Shentel to sell its 2.5 GHz spectrum assets

Shentel is planning to sell its 2.5 GHz spectrum licenses that it's using for its Beam Internet fixed wireless access (FWA) service. Jim Volk, SVP and CFO of Shentel told investors on the company’s 2Q 2022 earnings call last week that Shentel will continue to operate its Beam FWA service and support existing customers but the company has decided “to explore options for selling the spectrum holdings.”

Volk said that the original cost of the company’s 2.5 GHz spectrum was about $15 million and Shentel believes that the spectrum has more than held its value.

Shentel launched Beam Internet in 2020 and used its 2.5 GHz spectrum to deploy FWA service in portions of Virginia, West Virginia and Ohio. The company targeted underserved residences with its service and delivered three speed tiers with monthly prices started at $60/mo.

However, late last year Shentel announced it no longer planned to expand Beam. The company said that the influx of government broadband grants for unserved areas made the Beam business model no longer profitable. Instead, Shentel decided to pivot to fiber and expand its Glo-branded fiber network.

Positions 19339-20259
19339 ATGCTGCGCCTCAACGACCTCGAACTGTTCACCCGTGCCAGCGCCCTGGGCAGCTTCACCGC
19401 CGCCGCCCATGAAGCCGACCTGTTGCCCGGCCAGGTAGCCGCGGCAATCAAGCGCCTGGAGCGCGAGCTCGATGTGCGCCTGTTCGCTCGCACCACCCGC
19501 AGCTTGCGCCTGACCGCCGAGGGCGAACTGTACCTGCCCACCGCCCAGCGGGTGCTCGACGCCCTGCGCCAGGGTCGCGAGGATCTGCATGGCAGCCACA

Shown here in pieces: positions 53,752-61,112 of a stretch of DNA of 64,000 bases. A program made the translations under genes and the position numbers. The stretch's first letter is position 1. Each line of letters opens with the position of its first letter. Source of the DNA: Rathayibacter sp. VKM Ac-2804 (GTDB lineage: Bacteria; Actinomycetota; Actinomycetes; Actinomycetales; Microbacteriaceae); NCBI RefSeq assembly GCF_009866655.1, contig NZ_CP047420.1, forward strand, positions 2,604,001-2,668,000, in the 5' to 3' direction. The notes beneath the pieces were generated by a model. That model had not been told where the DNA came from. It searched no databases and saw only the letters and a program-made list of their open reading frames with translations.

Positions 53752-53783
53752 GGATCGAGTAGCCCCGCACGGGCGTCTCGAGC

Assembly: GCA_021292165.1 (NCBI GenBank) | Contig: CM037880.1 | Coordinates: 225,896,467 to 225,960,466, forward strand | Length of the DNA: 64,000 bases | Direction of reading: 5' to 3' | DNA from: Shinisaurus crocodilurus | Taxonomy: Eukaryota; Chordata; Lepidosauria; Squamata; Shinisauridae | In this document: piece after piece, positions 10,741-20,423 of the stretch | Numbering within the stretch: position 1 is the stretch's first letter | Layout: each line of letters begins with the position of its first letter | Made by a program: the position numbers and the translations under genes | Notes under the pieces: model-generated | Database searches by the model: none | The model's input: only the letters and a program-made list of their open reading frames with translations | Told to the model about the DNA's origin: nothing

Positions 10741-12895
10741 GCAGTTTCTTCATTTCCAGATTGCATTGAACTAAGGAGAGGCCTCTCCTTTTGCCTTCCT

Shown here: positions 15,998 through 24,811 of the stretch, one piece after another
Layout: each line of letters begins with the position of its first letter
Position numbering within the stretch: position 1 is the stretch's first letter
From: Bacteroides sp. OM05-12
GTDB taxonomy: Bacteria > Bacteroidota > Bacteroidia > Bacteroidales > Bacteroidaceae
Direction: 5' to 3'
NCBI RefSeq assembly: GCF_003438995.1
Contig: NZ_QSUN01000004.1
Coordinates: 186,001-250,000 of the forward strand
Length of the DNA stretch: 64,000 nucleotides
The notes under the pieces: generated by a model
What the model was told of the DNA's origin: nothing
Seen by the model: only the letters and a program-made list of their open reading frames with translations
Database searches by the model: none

Volk also said that Shentel decommissioned 20 unprofitable Beam cell sites in 2Q and it now expects Beam to be EBITDA breakeven in the second half of the year.

Shentel ended the quarter with 1,753 Beam Internet subscribers, up from 841 in the same quarter in 2021. The company said it has about a 9.7% penetration rate with its Beam service. Average revenue per user in 2Q was $73.68 per month, a slight increase from $72.38 in 2Q 2021.

Funding fiber with wireless assets
Shentel isn’t the only regional telco that wants to use its wireless assets to fund its fiber expansion. Last week Consolidated Communications announced it was divesting its limited partnership interests in five wireless businesses managed by Cellco Partnership, which is a wholly owned subsidiary of Verizon.Cellco will purchase Consolidated Communications’ interests for $490 million. Consolidated plans to use the cash to help pay for its fiber deployments.